Jones also suggested a more practical way of getting more black people playing tournaments in the United States, which is to look more critically at the locations that are chosen. He points out that the annual Chicago Open, the most important tournament in the area, is usually held in Wheeling, a village 23 miles (37 km) northwest of downtown Chicago.
“When you have that distance from the areas that we frequent, which is predominantly the south side of Chicago all the way to Wheeling, probably a 50-55 minute drive depending on traffic, that knocks out a big chunk of those who would participate if they could. So location does play a key role.”
“I do understand the flip side of that, because business-wise being in these surrounding suburbs may be cost-effective,” Jones continues. “But it would help if they were able to organize it more centrally placed. The further you have it from the central radius, the smaller the chance that you get participation from us.”
The further you have it from the central radius, the smaller the chance that you get participation from us.
It’s not just the travel, according to Jones. “What is also part of our reality, and you can kind of see it in the news right now, is that when we go into these south suburban or west suburban type of communities, there is heavy racism when it comes to the police forces.”
Jones gives the example of Evergreen Park, a predominantly white community with a few black people spread throughout. To reach certain locations you might have to go through this village, which is not the most comfortable thing to do for black people.
Jones: “When you get a ticket for some minor traffic violation, and you’ll go to the courthouse, you’ll find that 95 percent of the people who are there are black, which is completely disproportionate to the population that exists in that community. As we pass through this community, we’re getting racially profiled and we’re getting pulled over for minor things. I actually circumvent that entire area, even if I have to go to something on the other side, because I’ve been into too many run-ins, too many minor traffic violations I wasn’t even guilty of, but somehow I ended up in a courthouse paying the ticket.”
The example might seem unrelated to the chess world, but Jones makes clear that such things indirectly hinder black players from playing.
“When you put tournaments in communities like that, that’s a factor that plays in our minds,” says Jones. “Is it worth the risk? Is it worth the travel? Losing the several days of revenue or paycheck, on top of the high hotel fees, and then also I’m gonna be bothered? There are just too many conflicting emotions. So we’ll say: you know what? I’ll just pass, maybe the next one, whatever.”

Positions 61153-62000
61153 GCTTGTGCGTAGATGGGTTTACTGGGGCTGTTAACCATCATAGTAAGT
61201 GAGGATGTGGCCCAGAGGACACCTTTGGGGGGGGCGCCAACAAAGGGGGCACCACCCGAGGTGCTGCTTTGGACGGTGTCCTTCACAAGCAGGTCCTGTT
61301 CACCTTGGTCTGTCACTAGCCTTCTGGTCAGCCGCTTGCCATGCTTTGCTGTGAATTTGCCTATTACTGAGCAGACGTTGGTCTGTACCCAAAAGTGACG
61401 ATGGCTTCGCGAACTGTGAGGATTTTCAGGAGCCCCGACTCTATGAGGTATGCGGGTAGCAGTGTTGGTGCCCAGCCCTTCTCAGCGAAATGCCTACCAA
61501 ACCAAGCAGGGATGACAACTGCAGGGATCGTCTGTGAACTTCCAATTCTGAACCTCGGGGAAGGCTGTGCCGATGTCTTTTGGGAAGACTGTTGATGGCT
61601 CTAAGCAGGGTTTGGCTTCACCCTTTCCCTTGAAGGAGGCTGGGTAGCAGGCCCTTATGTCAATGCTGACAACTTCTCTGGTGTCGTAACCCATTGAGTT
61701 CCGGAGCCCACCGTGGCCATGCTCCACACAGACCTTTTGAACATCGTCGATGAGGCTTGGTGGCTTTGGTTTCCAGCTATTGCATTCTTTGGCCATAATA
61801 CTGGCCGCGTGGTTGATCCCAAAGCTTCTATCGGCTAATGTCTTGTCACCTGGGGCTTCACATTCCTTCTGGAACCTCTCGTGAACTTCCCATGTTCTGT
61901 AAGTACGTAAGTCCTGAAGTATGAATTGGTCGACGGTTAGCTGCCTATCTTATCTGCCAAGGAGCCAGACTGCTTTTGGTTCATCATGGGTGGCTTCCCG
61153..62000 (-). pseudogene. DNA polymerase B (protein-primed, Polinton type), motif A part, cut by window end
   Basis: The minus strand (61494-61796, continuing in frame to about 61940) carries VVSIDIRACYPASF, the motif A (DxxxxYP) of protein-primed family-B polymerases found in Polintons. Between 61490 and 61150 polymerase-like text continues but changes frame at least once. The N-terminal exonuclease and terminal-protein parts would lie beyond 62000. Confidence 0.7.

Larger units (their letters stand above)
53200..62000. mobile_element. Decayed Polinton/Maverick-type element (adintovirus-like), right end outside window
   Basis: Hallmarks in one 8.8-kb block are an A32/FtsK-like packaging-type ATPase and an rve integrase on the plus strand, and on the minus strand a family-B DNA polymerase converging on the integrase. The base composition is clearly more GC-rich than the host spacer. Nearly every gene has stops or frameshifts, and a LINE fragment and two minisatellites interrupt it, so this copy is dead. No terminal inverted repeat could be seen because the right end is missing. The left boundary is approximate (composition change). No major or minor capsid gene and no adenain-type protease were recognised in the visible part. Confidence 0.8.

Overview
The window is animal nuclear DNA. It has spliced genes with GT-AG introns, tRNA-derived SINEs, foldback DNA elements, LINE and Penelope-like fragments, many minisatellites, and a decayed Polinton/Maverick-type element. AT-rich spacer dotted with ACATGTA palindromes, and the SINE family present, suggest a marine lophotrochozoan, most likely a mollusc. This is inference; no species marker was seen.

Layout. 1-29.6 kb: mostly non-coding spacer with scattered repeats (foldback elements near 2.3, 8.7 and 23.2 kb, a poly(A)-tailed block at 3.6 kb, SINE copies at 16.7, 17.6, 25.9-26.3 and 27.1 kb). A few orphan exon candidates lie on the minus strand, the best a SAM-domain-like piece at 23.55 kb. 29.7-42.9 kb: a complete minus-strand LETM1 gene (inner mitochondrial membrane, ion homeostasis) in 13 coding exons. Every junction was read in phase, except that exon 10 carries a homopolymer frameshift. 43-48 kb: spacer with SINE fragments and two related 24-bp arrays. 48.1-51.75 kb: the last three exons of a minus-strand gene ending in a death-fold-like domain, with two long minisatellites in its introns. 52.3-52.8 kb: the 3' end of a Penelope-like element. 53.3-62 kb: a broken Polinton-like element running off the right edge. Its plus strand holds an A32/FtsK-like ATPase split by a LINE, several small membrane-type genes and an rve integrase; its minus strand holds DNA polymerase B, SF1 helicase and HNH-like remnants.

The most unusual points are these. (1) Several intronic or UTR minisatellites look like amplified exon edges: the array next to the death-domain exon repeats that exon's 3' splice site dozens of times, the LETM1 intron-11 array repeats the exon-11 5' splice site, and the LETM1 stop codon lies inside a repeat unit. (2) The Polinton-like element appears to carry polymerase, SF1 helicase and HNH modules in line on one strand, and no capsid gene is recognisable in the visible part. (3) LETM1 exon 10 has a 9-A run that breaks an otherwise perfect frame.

Jones gave another example of a year when he played the World Open in Philadelphia, and traveled there by bus with a group of friends and shared a hotel room.
“We got from the tournament late one night, and when it was time to eat, there was nothing available, it was in an off-beat suburb, we didn’t have a vehicle, so I was like: man, how do we even get food? Thankfully, after calling several different numbers, we were able to find a pizza place that was willing to deliver at that distance.
“Just placing the tournaments in better, more central location helps us out greatly as far as accommodation and bus travels and things like that are concerned.”
Jones’s profile picture on Chess.com is different from most others, as it shows that he is black. Some of the messages he received after beating players show some of the individual racism that can come through.
He quotes: “You [f-word] [n-word],” “You [f-word] patzer,” “You are a no-good monkey.”
Jones says he receives such messages maybe once or twice a month. “Sometimes you get a couple of bad weeks back to back, and sometimes it’s months apart.”
Unlike Carlsson, who also talked about the negative messages he sometimes gets, Jones doesn’t report such messages but agreed that it’s probably the right thing to do.
“I probably should, to make it better. I’m just kind of desensitized to it; I’ve always been an individual that’s very self-confident so no matter what people are saying it doesn’t affect me very much. I just notice it as a reality.”
I’ve always been an individual that’s very self-confident so no matter what people are saying it doesn’t affect me very much. I just notice it as a reality.
Jones didn’t pinpoint clear cases of racism during over-the-board play but claims there are subtle cases.
“I can feel that they’re looking at me across the board, and that they actually feel superior, that this victory should be easy. A lot of times, I must admit, this works to my advantage.”